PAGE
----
Adjusting the Trajectory

Trajectory:
1:
the curve that a body (as a planet or comet in its orbit or a rocket) describes in space

2: a path, progression, or line of development resembling a physical trajectory <an upward career trajectory>
~from the Merriam-Webster Dictionary Online

Janus sculpture in the Vatican Museum

Janus sculpture in the Vatican Museum

A new year. An opportunity to take stock, to reflect, and to adjust one’s trajectory.  In one sense, this new year is a change of calendar date, nothing more. But symbolically and perhaps tuned to some inner clock within the human race, it is also the moment in which we declare a boundary in time, a stepping over an invisible line between then and now. Janus, the Roman god of gates and doors who presides over all beginnings and transitions, is represented by a two faced head, looking in opposite directions; the month of January is named for him.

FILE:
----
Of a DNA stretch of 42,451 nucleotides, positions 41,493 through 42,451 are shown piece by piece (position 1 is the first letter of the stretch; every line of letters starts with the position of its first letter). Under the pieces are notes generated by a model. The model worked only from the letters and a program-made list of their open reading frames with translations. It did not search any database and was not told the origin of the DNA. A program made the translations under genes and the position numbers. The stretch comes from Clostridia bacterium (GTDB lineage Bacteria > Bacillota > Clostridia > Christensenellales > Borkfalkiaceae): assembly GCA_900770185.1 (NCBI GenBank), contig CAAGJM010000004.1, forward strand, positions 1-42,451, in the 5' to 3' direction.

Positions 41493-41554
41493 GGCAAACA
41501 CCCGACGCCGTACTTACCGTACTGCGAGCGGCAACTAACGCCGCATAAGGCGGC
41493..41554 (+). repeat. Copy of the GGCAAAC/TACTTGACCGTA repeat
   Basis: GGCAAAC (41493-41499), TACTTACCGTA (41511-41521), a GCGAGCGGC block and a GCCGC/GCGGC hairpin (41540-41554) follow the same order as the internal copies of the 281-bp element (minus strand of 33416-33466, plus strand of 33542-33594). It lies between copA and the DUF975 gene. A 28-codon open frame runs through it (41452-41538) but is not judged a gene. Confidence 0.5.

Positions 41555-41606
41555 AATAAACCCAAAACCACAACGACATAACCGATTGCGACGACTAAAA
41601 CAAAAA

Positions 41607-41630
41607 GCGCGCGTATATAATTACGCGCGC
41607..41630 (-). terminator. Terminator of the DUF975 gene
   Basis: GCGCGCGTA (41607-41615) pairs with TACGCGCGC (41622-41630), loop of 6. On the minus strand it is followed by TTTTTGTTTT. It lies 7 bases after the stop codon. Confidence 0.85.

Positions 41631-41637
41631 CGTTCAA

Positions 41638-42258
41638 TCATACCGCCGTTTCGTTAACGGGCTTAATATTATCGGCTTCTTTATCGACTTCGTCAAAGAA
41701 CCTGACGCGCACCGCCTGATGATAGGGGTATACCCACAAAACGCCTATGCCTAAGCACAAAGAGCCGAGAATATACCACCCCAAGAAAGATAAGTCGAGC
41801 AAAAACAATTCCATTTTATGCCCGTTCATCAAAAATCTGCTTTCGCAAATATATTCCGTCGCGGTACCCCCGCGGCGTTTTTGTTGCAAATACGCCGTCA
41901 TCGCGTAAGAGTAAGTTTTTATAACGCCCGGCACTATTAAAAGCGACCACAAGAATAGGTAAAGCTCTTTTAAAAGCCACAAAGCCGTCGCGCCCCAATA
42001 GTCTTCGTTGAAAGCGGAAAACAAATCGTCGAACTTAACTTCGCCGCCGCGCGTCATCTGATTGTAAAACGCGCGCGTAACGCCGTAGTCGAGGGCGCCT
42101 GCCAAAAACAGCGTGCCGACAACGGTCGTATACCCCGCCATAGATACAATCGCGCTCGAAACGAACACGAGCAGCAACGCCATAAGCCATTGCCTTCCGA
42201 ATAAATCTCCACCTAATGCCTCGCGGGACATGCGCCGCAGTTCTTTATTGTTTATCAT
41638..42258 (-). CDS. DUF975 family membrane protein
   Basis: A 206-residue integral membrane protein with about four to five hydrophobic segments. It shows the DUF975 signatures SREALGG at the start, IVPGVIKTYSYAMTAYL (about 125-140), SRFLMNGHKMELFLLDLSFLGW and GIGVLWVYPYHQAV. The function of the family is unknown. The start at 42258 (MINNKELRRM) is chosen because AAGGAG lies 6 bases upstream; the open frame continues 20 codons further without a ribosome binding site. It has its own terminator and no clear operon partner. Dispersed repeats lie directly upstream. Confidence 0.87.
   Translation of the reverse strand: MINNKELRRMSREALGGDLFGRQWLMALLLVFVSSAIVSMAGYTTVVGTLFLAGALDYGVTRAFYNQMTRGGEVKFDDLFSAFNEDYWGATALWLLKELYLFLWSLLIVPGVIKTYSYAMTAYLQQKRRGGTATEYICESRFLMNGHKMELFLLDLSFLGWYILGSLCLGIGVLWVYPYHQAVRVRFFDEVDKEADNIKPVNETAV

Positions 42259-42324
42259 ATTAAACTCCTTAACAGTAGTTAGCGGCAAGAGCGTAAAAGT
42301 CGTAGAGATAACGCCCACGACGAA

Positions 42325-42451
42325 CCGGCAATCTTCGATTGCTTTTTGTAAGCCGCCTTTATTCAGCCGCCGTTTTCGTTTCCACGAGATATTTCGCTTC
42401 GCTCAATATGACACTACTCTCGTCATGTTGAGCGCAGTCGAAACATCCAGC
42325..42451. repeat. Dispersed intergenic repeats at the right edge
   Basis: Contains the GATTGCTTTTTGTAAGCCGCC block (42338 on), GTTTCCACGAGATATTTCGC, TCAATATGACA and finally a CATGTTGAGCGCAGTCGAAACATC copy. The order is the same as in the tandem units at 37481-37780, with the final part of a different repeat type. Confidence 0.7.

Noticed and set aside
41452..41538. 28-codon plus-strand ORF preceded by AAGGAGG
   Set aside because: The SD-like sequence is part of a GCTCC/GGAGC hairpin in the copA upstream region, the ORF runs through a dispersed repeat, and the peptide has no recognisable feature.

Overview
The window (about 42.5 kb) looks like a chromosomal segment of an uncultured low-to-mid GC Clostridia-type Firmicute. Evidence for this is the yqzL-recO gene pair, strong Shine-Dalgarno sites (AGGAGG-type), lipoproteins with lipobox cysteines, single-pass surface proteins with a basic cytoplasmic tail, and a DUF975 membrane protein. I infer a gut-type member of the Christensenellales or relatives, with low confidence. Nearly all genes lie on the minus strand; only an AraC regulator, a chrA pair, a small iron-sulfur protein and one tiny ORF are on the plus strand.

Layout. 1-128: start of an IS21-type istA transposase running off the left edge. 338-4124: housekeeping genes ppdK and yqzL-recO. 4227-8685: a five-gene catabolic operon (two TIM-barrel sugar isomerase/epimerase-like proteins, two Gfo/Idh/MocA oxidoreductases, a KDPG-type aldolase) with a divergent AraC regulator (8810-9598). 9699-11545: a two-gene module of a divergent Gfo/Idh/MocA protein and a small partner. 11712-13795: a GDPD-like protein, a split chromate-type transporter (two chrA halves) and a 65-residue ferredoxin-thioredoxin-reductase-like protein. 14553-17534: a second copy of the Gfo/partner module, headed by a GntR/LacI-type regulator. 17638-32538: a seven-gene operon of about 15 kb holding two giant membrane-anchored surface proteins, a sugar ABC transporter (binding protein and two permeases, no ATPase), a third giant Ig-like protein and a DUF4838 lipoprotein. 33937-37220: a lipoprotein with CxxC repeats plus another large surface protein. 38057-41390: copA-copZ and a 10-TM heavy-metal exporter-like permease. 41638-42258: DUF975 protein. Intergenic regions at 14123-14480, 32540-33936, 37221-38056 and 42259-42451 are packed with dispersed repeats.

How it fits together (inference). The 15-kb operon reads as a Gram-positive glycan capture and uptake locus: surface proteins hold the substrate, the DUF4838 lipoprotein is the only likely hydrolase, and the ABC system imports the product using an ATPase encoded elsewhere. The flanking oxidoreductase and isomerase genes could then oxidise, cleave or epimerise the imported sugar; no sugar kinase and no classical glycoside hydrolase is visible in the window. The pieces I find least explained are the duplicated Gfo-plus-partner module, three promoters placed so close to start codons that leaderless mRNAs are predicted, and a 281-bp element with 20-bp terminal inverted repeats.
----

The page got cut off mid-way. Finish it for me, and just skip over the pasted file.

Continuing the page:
Diving Trajectory

Diving Trajectory

I love the idea of adjusting one’s trajectory – small adjustments leading to profound change over distance, in the case of moving objects, or over time, in the case of changing one’s life curve. I know from experience that small adjustments work well for me and now is the time to consider what those adjustments might be. “Dripping water hollows out stone, not through force but through persistence.” (Ovid) The potential for a wonderful year lies before me – I’ve been granted a sabbatical from teaching in the fall and intend to spend most of the coming year in the fields and forests of western Pennsylvania, recording and photographing the fauna and flora for the resource material of my new musical project, A Year in Penn’s Woods, which I introduced in the post Wild Sounds.  Building up the stamina and strength required to carry out this ambition is the focus of this year’s resolve. I’ve already begun the adjustments, increasing my yoga practice, walking longer distances, changing some eating habits, and practicing using my camera and recording equipment so that it is second nature to manipulate it without hesitation.  Like Janus standing on the threshold of the new year, I can look back and see all the projects that have led me to this new and more ambitious one, and I eagerly look forward to connecting those experiences with the adventure that lies before me.